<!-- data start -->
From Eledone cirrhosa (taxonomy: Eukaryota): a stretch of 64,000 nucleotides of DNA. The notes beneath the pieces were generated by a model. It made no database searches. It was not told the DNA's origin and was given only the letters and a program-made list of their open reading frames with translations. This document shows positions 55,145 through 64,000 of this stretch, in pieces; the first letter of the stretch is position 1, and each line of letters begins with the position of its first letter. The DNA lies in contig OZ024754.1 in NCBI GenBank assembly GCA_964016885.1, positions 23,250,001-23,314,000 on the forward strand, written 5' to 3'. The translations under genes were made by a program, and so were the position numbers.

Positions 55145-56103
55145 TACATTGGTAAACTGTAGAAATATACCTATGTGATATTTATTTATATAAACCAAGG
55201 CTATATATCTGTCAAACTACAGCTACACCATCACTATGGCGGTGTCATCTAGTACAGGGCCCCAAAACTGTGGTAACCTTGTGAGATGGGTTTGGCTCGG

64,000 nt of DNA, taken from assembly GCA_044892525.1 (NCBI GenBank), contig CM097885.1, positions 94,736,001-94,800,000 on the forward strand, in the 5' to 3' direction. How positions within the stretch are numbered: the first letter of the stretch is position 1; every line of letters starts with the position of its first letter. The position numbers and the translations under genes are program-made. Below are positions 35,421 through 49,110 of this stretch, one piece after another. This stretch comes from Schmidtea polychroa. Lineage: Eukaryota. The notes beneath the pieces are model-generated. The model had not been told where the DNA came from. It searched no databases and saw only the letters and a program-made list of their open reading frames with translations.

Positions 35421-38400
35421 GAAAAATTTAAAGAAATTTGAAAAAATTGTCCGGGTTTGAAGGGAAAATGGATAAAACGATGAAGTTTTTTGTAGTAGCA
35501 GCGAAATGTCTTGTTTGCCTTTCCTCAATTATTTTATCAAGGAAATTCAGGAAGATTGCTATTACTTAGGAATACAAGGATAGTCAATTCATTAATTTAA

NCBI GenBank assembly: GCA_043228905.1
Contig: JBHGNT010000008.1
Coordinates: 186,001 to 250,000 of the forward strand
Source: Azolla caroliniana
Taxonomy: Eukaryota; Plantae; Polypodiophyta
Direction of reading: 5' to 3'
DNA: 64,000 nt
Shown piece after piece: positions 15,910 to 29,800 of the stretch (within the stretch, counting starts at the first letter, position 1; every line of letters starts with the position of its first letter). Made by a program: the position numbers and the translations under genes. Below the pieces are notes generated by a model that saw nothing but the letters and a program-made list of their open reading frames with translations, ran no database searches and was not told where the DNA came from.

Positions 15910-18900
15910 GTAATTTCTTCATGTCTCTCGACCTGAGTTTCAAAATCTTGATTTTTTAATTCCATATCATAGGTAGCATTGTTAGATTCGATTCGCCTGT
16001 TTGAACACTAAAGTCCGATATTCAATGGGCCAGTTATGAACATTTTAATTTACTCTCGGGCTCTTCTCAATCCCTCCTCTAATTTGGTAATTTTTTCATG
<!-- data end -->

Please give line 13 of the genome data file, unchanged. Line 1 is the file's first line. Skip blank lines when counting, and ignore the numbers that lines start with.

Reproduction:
Taxonomy: Eukaryota; Plantae; Polypodiophyta